In growing Seair from a couple of
Cessna single-engine aircraft on floats to a thriving charter and tourism
operation with a fleet of Caravans, Gash has inspired more and more
"believers" in the Cessna Caravan.
"It seems to me that everyone who
flies Caravans believes in the airplane and they actively promote it,"
Gash said. "I can't think of anyone in this country, or anywhere else that
I know of, who flies Caravans who has been dissatisfied."
Gash's enthusiasm for the Caravan has
extended far beyond Australia, up north along the Pacific Rim.
"When we went into Indonesia, to
Bali, and helped them set up their Caravan flight program, there was a lot of
skepticism," Gash said. "I left one of my pilots with them for a year
and made believers out of them."
Elliot Island makes it a trio of Sure Things
After building their Seair success
story around the Cessna Caravan, Peter and Julie Gash recognized another Sure
Thing to build their future on - Lady Elliot Island. In operating Seair
Pacific, Gash initially began taking the amphibious Caravan on day flights to
the lagoon at Lady Musgrave Island, the next coral island north of Lady Elliot
Island at the southern extreme of Australia's Great Barrier Reef.
Due to the limitations of tide and
winds, he could only land his floatplanes there on average 20 days each month.
Lady Elliot Island, on the other hand, had an airstrip where he could land 365
days of the year.
"I first saw Lady Elliot Island in
1979, when I came over by boat with some friends from my profession in
motorcycle racing," Gash said. "I had never seen such a beautiful
place, never seen coral before."
Nearly every day as Gash flew his
passengers to Lady Musgrave Island, he pondered the possibilities of operating
the resort there.
"I came over to Lady Elliot in
1993 and met the lessee, and discussed various options with him because by then
I had quite a lot of airplanes having moved to mainly land-based aircraft,"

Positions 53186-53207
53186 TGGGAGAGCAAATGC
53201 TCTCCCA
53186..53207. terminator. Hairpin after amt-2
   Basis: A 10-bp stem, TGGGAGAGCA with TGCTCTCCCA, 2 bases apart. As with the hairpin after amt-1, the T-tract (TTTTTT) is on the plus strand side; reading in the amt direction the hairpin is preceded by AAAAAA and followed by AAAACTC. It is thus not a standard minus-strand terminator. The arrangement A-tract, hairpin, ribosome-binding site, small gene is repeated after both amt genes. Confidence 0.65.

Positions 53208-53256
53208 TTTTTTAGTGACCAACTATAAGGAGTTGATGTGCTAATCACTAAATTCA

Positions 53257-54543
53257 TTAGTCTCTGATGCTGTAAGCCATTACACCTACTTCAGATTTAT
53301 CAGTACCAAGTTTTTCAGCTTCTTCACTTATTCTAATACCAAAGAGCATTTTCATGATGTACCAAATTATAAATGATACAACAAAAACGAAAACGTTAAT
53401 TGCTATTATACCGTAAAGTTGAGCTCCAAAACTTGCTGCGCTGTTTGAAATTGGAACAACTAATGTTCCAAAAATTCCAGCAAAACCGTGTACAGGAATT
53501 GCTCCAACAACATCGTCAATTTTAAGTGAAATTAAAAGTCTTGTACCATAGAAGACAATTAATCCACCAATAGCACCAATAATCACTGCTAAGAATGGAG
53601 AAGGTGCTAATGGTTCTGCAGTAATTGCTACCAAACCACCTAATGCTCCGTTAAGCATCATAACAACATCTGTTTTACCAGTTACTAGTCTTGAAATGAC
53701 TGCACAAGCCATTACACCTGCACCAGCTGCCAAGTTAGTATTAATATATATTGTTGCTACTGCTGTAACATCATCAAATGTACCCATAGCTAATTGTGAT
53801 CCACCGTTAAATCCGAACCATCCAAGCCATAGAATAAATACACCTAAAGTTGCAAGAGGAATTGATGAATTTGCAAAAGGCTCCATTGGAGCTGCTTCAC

“The lessee had a Nomad, an Australian
built twin-engine aircraft, which he was keen to sell and after due diligence I
got interested in that airplane, and I saw the pieces of the jigsaw coming
together." Gash subsequently made
an arrangement to buy the Nomad on the understanding that he could bring his
passengers to Lady Elliot, and in return, fly the lessee's guests to the island
in the Nomad.
for the Caravan seals the deal
"I also offered to use my Caravan,
as he needed more passenger capacity," Gash said. "He loved the
Caravan. He could see what a good machine it was, so that was the beginning of
The partnership lasted 10 years, during
which time the strategy of developing the resort at Lady Elliot became very
nearly a stroke of genius. Traditionally, visitors to Australia's Great Barrier
Reef had accessed the islands from northern Queensland, nearly a thousand miles
north. Meanwhile, Lady Elliot, the only Barrier Reef island with an airstrip,
was only an hour-long flight in the Caravan from the populous and prosperous
Gold Coast, including Brisbane, Australia's second-largest
When the lease on the island came up
for renewal in 2005, Gash invited business associates Gold Coast Attorney
Michael Kyle and former Australian Surf Life Saving Champion Grant Kenny to be
his partners in the Lady Elliot Island venture. The group became the successful
In addition to operating the resort on
Lady Elliot Island, Seair employs a total of seven mechanics in its hangar at Gold
Coast Airport. At the same location, the company conducts reservations,
financial control and purchasing; while also employing four island tour guides
fluent in Japanese - which make up nearly 80 percent of the island's clientele
- and 12 pilots. Seair's staff totals about 40 on the island, making a total
employee base of 70 to 90 people.
there's a run for the gold, at five flights a week
In 2006, Seair successfully negotiated
a new contract with Craco Mines, a gold mining operation in the interior of
Australia. This prompted the need to purchase a new Caravan. Seair runs five
trips on four days a week to the mine, a one-hour flight that takes six hours
to drive by vehicle. The regular schedule now makes up nearly a third of
Seair's business. Since Seair purchased its newest Caravan in late 2006, the
airplane has accumulated more than a thousand flight hours.
In the years since Peter and Julie Gash
bet nearly everything they owned at the time on the Cessna Caravan, the
business of Seair remains a family. Together with their two daughters,
15-year-old Amy and 10-year-old Chloe, the Gashes have converted their original
waterfront hangar into a spacious, one-of-a-kind home. The little inlet where
Gash once taxied up to the hangar in a Cessna Model 206 floats is now ringed by
"Amy has a plan to become a marine
biologist," Gash said. "Chloe, on the other hand, sat in my chair in
the office one day and announced that she intends to run the business. And she
took this a step farther by saying that after she takes over the business,
she's going to hire all girls."
And, based on what their parents have
proven, the Gash girls' statements can be considered a Sure Thing.